Asbestos in home

Asbestos in the home – is there still a threat?

Neil Munro Asbestos in Homes

Asbestos was widely used in the construction of residential buildings before its ban in 1999, and generations of people have grown up surrounded by asbestos in the home. Although its dangers are now widely publicised, asbestos-containing materials (ACMs) continue to cause concern in a domestic setting.

So how much of a threat does asbestos still pose for homeowners and tenants, what should be done if asbestos is found in the home, and how can it be managed in this residential setting?

Where you might find asbestos in the home

These are just some of the places asbestos might be found in residential properties:

  • Pipe lagging
  • Textured coatings, such as artex
  • Partition walling
  • Ceiling and floor tiles
  • Soffits
  • Bath panels
  • Toilet cisterns
  • Gutters and downpipes
  • Asbestos cement roofing
  • Roofing felt

What to do if asbestos is present at home?

Asbestos-containing materials are commonly found in residential properties, but they’re deemed not to be dangerous as long as they remain intact. Health and Safety Executive (HSE) guidance is to leave asbestos materials alone if they’re not damaged or degraded, and to check regularly for any changes.

If you believe asbestos is present in your home and are worried about the risk of inhaling fibres, you should contact your local council for advice, call your landlord, or inform the council/housing association if you’re renting from a public sector landlord.

A further consideration is that, depending on the type of asbestos-containing materials, contractors specifically licensed to deal with asbestos may need to be brought in.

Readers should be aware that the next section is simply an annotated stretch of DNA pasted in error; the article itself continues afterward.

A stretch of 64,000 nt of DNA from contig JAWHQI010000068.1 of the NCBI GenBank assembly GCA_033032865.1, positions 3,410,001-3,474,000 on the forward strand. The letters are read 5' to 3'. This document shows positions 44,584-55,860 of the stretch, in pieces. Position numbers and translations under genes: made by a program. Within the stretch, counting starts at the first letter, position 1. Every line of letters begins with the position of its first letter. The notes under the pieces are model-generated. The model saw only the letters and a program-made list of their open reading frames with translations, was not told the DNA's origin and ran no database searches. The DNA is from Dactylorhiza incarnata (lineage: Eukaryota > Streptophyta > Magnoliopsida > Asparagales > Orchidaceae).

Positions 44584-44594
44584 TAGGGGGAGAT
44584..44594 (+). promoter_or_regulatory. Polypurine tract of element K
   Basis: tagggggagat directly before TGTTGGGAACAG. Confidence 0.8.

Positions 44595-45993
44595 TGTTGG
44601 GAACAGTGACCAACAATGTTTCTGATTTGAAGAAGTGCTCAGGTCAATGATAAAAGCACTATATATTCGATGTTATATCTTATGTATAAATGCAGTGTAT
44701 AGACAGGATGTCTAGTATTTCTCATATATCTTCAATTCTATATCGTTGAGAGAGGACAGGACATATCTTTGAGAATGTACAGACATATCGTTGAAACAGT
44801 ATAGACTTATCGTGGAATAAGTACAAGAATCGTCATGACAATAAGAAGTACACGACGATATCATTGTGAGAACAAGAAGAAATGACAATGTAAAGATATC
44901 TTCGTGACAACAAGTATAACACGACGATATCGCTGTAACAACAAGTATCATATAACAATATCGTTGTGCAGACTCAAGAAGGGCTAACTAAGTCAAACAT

Licensed or non-licensed contractors?

It’s important to know that some forms of asbestos – including loose fill asbestos insulation, lagging for pipes, and sprayed coatings such as artex – should only be handled/removed by licensed contractors.

Non-licensable work includes removal of asbestos cement products such as roofing sheets and asbestos cement tiles, as long as they aren’t broken up. It’s also important to inform any builders or tradespeople entering your home about the asbestos prior to them starting work, as they could inadvertently damage asbestos materials and release the carcinogenic fibres.

Managing asbestos in the home

Once it’s established that asbestos is in your home, the next step depends on its condition and whether it’s likely to be disturbed during home improvement works, either now or in the future.

Air testing and asbestos sampling will determine whether a threat to health exists inside your home following any improvements, and also offers valuable reassurance if you suspect asbestos fibres have been inadvertently released.

For more information on asbestos in the home, contact one of our experts at Acorn Analytical Services. We’re a nationwide asbestos consultancy and offer a range of services, including asbestos refurbishment surveys, asbestos air testing, and asbestos sampling.